The total ion chromatograms showed large differences between the RE and AM samples. Two methods were used for analyses of data: (a) Median group-wise normalization where the median of log transformed intensities of each sample was first subtracted from the log transformed intensities of each feature and then the median of intensities of the whole group was added to the log transformed intensity of each feature (Table S1 and Fig. S3). This type of normalization does not remove the biological responses of the different group of samples but rather eliminates the systematic technical errors between the replicates within the same groups of samples caused, for example by different extraction efficiencies. The effect on the distribution of intensities is shown in Fig. S3. Also, this type of normalization will not influence the variation between the groups of samples and it will not change the biological differences especially between samples that are characterized by big differences in ion intensities. The normalized intensities were log2 transformed before performing student’s t test between the AM and RE samples. The p-values were adjusted with use of Benjamini-Hochberg (BH) correction procedure84. The fold-changes of all features were calculated by dividing mean of normalized intensity of AM samples by mean of normalized intensity of RE samples. Unless otherwise indicated, the Figures and Tables in the manuscript use the normalized dataset (Table S1), and (b) Data were not normalized (Table S2 and Fig. S6) and include all features that were identified. Zero intensities were replaced by missing values and thus neglected in the subsequent analyses. Non-zero intensities were Log2 transformed. A 1-Way ANOVA was carried out for each feature, for the experimental group effect (AM, RE, algae), including one contrast: AM vs RE. Log2 of the Fold Change of AM vs RE was compared to that of the normalized dataset (a) above). For the comparison of the Fold Change we only included features which had values in both datasets (Fig. S5). Features with FDR adjusted p-value < 0.05 for the contrast AM vs. RE (1,968 features) in the un-normalized data were submitted to hierarchical clustering in Partek Genomics Suite using Pearson’s dissimilarity and complete linkage (Fig. S6 and Table S3). Prior to clustering, intensities were standardized such that the mean and standard deviation per feature were 0 and 1, respectively.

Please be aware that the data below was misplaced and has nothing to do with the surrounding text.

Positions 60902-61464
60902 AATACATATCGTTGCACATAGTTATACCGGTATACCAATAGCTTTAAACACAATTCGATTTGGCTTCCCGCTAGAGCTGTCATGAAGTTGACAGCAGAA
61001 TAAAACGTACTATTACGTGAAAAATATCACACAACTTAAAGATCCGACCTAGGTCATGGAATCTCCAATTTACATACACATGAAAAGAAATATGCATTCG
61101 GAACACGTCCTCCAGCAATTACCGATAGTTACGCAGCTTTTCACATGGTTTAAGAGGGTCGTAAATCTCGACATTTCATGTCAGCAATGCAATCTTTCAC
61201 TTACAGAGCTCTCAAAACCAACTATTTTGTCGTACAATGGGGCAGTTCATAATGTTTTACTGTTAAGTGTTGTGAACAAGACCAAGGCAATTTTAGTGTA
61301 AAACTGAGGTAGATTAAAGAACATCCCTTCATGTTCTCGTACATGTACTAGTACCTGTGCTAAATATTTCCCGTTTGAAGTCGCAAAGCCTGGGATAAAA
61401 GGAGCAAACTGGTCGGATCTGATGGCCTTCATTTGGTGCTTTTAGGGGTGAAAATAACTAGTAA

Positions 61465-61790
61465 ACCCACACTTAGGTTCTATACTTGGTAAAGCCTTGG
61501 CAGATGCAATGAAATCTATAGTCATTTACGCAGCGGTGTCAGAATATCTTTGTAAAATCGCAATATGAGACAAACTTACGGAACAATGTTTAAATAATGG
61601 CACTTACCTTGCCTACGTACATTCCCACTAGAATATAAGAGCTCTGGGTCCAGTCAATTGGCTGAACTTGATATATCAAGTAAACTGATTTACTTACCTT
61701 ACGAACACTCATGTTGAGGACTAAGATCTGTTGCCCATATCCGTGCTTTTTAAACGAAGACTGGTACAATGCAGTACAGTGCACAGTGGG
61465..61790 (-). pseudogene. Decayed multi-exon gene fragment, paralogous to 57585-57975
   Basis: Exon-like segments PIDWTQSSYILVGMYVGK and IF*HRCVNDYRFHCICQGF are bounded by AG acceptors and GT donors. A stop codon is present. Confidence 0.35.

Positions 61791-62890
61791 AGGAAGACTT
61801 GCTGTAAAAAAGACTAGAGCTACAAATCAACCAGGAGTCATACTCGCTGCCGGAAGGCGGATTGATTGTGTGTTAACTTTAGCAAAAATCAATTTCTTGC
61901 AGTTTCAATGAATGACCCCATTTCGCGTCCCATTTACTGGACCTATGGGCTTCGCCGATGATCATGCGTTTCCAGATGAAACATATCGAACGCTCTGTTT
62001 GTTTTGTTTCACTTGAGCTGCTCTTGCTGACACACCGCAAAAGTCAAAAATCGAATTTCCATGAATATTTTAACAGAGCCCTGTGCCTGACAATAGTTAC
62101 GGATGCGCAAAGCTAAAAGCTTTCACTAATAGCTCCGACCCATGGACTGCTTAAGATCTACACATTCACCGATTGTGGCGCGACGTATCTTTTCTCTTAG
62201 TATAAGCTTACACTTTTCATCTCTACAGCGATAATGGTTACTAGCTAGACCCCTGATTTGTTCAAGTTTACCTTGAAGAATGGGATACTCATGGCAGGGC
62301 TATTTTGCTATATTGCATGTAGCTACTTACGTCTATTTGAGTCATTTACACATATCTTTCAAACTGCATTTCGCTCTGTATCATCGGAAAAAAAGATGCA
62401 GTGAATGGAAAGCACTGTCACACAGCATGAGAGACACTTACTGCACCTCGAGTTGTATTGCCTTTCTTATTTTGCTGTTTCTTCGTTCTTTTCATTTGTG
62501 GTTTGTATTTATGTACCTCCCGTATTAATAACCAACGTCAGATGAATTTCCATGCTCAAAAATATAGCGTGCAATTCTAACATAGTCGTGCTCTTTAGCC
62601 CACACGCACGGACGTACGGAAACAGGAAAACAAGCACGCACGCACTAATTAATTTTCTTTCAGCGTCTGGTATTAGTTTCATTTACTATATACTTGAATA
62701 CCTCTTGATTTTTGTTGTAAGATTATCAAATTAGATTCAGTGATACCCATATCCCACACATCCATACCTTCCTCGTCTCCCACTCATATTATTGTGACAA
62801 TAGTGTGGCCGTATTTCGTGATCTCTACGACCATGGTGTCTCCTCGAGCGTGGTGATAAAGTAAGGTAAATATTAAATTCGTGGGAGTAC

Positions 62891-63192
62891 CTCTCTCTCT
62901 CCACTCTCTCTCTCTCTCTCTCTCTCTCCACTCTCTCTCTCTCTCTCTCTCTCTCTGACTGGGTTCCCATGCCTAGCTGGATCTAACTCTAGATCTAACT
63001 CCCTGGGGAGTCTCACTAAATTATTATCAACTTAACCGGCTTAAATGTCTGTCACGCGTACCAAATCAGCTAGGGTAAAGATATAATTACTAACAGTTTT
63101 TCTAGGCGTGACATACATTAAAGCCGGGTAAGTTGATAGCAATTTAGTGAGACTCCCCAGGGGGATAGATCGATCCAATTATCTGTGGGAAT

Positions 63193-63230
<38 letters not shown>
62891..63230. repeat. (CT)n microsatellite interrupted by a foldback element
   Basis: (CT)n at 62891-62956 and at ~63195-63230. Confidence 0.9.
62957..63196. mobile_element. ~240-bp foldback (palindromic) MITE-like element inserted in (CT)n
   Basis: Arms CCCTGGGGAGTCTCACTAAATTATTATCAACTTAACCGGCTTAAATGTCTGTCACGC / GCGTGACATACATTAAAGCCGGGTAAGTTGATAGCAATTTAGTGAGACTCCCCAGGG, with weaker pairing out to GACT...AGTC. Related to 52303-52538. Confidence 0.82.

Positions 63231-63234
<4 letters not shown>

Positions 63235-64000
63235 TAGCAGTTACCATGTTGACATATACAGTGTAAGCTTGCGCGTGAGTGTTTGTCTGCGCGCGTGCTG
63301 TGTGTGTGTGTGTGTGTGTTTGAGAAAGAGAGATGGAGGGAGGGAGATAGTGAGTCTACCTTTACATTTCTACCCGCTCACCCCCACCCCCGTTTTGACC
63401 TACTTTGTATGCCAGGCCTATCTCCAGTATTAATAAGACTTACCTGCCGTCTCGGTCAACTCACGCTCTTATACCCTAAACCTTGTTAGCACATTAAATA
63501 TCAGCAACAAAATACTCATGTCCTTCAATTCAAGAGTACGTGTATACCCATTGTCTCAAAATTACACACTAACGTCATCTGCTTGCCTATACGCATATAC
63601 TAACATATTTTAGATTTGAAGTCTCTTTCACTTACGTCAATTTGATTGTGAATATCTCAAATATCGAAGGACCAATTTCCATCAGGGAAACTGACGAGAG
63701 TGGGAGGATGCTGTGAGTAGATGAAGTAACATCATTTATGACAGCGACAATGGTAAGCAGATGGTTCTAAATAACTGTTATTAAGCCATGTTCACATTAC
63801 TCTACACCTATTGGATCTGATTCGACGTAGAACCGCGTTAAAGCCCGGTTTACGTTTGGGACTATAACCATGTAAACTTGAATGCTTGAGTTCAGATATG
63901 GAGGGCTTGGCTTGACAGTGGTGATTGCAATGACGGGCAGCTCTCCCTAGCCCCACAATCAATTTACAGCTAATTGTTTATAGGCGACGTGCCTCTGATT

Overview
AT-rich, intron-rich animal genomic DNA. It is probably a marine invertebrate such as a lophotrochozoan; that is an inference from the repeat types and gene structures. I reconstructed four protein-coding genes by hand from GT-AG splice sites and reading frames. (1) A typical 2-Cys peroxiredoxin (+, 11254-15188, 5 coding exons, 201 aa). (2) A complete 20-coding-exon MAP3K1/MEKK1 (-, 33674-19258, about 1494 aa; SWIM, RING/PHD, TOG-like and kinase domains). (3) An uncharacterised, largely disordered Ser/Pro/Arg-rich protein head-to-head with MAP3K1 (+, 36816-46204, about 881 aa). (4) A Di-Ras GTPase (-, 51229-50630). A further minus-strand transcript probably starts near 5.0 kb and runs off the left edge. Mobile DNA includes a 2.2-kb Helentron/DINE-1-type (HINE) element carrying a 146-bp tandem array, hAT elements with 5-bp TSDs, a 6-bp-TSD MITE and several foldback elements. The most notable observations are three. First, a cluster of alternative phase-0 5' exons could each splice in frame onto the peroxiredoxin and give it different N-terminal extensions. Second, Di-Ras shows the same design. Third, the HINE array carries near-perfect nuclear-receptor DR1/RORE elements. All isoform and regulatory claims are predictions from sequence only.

All data generated or analyzed during the current study are included in this published article and its Supplementary Information Files. Supplementary Information used and/or analyzed during the current study are available from the corresponding author on reasonable request.
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This study was supported by the Israel Science Foundation grant #1524/13, the NWO ECHO grant #711.012.010 and the Israel Ministry of Agriculture (grant #14-16-005). The graphical assistance of Ms. Hana Bernard is greatly appreciated.
The authors declare no competing interests.
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Rozema, E., Kierszniowska, S., Almog-Gabai, O. et al. Metabolomics reveals novel insight on dormancy of aquatic invertebrate encysted embryos. Sci Rep 9, 8878 (2019). https://doi.org/10.1038/s41598-019-45061-x